The United States publicly accused on Monday North Korea of being behind the WannaCry ransomware attack that infected hundreds of thousands of computers around the globe in May.
“The attack was widespread and cost billions, and North Korea is directly responsible,” Tom Bossert, homeland security adviser to President Donald Trump, wrote in a piece published on Monday night in the Wall Street Journal.
“North Korea has acted especially badly, largely unchecked, for more than a decade, and its malicious behavior is growing more egregious,” Bossert wrote. “WannaCry was indiscriminately reckless.”
Bossert said the administration's finding of responsibility is based on evidence and confirmed by other governments and private companies, including the United Kingdom and Microsoft.
The US government has assessed with a “very high level of confidence” that a hacking entity known as Lazarus Group, which works on behalf of the North Korean government, carried out the WannaCry attack, said the official, who spoke on condition of anonymity to discuss details of the government’s investigation.
Bossert said the Trump administration will continue to use its "maximum pressure strategy to curb Pyongyang's ability to mount attacks, cyber or otherwise."
Lazarus Group is widely believed by security researchers and US officials to have been responsible for the 2014 hack of Sony Pictures Entertainment that destroyed files, leaked corporate communications online and led to the departure of several top studio executives.
North Korean government representatives could not be immediately reached for comment. The country has repeatedly denied responsibility for WannaCry and called other allegations about cyber attacks a smear campaign.
The WannaCry attack struck more than 150 nations in May, locking up digital documents, databases and other files and demanding a ransom for their release.
It battered Britain's National Health Service, where the cyberattack froze computers at hospitals across the country, closing emergency rooms and bringing medical treatment to a halt. Government offices in Russia, Spain, and several other countries were disrupted, as were Asian universities, Germany's national railway and global companies such as automakers Nissan and Renault.
The WannaCry ransomware exploited a vulnerability in mostly older versions of Microsoft's Windows operating system. Affected computers had generally not been patched with security fixes that would have blocked the attack. Security experts, however, traced the exploitation of that weakness back to the US National Security Agency; it was part of a cache of stolen NSA cyberweapons publicly released by a group of hackers known as the Shadow Brokers.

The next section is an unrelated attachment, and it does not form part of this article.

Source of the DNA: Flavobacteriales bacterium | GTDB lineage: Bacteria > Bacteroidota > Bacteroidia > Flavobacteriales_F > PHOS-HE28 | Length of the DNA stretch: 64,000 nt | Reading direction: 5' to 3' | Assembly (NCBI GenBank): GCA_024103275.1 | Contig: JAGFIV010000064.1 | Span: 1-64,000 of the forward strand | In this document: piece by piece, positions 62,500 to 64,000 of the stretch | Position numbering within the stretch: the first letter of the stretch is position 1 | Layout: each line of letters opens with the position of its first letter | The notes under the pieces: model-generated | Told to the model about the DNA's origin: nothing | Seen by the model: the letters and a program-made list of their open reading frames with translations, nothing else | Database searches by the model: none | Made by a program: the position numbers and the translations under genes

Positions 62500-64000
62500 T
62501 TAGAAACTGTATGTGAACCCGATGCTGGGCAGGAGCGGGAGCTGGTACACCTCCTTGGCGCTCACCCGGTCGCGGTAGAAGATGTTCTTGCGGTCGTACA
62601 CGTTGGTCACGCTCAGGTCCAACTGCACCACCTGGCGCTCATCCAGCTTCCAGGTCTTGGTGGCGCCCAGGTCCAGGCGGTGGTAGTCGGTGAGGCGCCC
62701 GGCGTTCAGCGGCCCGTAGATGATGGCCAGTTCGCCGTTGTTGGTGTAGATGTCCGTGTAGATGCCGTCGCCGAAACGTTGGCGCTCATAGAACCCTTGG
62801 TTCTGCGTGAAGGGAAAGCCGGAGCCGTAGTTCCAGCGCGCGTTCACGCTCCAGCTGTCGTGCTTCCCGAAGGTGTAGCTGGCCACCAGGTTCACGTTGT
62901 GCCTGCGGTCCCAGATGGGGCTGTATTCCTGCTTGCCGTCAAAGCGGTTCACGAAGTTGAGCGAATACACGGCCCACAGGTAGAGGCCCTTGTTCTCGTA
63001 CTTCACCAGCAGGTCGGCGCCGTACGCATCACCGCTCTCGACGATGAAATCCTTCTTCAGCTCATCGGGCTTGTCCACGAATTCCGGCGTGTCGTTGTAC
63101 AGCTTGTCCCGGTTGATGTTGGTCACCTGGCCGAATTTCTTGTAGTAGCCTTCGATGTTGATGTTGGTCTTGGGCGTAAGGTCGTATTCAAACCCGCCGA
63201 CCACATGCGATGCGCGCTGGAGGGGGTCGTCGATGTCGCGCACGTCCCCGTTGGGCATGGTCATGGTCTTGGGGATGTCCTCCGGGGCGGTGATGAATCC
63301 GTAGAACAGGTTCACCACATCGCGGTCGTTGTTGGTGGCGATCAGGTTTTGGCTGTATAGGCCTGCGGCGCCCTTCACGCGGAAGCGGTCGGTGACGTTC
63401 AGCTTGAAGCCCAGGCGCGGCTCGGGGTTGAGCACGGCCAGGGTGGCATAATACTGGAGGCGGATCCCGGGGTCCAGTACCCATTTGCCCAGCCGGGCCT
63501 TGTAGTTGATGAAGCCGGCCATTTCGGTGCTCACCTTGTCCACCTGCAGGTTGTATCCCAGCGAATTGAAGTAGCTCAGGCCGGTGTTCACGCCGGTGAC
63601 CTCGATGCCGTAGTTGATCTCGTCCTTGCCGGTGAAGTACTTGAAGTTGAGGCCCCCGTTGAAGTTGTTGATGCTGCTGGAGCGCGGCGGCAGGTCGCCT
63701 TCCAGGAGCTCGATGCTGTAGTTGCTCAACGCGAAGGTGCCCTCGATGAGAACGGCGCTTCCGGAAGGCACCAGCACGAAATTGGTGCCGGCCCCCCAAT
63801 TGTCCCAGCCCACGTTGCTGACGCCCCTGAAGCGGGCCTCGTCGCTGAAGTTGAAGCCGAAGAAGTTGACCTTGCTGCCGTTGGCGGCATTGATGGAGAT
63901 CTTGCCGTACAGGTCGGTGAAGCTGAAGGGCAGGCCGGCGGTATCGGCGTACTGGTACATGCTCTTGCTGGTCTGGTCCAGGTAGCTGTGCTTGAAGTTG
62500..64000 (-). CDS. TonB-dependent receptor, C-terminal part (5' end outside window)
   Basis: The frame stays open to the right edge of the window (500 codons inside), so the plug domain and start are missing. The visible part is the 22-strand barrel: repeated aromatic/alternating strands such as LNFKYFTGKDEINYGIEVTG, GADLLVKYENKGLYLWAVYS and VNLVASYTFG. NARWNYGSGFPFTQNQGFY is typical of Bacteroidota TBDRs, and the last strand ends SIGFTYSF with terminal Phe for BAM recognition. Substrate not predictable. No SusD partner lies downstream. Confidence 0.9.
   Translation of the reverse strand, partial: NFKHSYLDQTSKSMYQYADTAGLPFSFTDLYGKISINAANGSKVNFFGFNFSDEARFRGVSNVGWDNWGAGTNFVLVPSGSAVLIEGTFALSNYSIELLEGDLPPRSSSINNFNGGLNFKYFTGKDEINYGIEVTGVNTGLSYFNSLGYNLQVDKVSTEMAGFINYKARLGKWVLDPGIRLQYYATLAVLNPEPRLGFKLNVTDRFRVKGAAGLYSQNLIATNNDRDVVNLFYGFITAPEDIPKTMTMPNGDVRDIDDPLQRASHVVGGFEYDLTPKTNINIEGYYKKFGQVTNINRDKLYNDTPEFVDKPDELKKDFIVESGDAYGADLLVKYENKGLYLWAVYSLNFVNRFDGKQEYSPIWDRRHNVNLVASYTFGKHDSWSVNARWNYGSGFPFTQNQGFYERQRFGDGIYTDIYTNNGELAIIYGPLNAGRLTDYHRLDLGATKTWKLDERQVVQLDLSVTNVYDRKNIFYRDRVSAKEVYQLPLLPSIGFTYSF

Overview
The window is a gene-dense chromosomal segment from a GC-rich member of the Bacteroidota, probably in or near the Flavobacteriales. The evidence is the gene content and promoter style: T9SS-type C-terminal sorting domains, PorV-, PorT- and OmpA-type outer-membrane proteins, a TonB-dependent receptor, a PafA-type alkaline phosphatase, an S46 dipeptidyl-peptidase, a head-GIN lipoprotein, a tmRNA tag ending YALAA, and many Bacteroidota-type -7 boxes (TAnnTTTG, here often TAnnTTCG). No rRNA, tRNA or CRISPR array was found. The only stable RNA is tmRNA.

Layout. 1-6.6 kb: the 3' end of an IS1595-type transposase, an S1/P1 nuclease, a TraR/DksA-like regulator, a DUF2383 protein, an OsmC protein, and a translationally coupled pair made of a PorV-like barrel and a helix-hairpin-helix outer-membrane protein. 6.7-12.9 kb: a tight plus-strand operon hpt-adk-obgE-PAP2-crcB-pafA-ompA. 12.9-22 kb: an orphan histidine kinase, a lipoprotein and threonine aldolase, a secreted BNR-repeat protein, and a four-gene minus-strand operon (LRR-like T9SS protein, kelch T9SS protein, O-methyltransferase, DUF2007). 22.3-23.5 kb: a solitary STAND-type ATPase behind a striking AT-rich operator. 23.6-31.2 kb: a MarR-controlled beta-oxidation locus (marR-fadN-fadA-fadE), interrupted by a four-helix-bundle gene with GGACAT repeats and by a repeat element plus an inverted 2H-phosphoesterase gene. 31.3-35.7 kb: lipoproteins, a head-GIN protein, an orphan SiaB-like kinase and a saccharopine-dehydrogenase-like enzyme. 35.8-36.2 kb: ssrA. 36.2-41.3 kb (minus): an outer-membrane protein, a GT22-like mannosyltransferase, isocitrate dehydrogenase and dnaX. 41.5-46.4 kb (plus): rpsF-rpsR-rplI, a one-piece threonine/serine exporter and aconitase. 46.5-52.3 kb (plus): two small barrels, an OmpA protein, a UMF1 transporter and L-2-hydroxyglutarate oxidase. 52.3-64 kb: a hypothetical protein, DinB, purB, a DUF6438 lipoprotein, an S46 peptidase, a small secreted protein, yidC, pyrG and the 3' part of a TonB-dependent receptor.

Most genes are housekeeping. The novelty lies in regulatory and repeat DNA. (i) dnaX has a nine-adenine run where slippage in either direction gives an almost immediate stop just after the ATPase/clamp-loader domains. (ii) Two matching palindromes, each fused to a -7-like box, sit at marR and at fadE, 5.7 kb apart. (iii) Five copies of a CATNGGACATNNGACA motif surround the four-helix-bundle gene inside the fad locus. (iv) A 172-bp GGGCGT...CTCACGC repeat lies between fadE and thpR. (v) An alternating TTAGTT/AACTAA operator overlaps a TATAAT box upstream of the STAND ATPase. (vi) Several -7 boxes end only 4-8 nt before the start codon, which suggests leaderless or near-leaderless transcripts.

Washington’s public condemnation does not include any indictments or name specific individuals, the administration official said, adding the shaming was designed to hold Pyongyang accountable for its actions and “erode and undercut their ability to launch attacks.”
The accusation comes as worries mount about North Korea’s hacking capabilities and its nuclear weapons program.
Some researchers have said they believed WannaCry was deployed accidentally by North Korea as hackers were developing the code. The senior administration official declined to comment about whether US intelligence was able to discern if the attack was deliberate.
“What we see is a continued pattern of North Korea misbehaving, whether destructive cyber attacks, hacking for financial gain, or targeting infrastructure around the globe,” the official said.
South Korea also last year accused North Korea of hacking the personal data of more than 10 million users of an online shopping site and dozens of email accounts used by government officials and journalists.
The United States in 2014 formally accused North Korea of hacking Sony Pictures Entertainment over the movie "The Interview," a satirical film about a plot to assassinate North Korea's leader.
South Korea said in 2015 that North Korea had a 6,000-member cyberarmy dedicated to disrupting the South's government and military. The figure was a sharp increase from a 2013 South Korean estimate of 3,000 such specialists.
Baik Tae-hyun, spokesman for South Korea's Unification Ministry, which deals with matters related to North Korea, said Monday that the Seoul government was examining whether the North was behind hacking attacks on a cryptocurrency exchange in June. About $7 million in digital money was stolen in the hacks, South Korean officials said.
There's speculation in the South that North Korean hackers are possibly targeting cryptocurrency like bitcoin to evade the heavy financial sanctions imposed over the country's nuclear weapons and missiles program.
"We are monitoring the bitcoin-related issue. We believe that North Korea is currently engaging in various activities to evade sanctions and earn foreign currency," Baik said.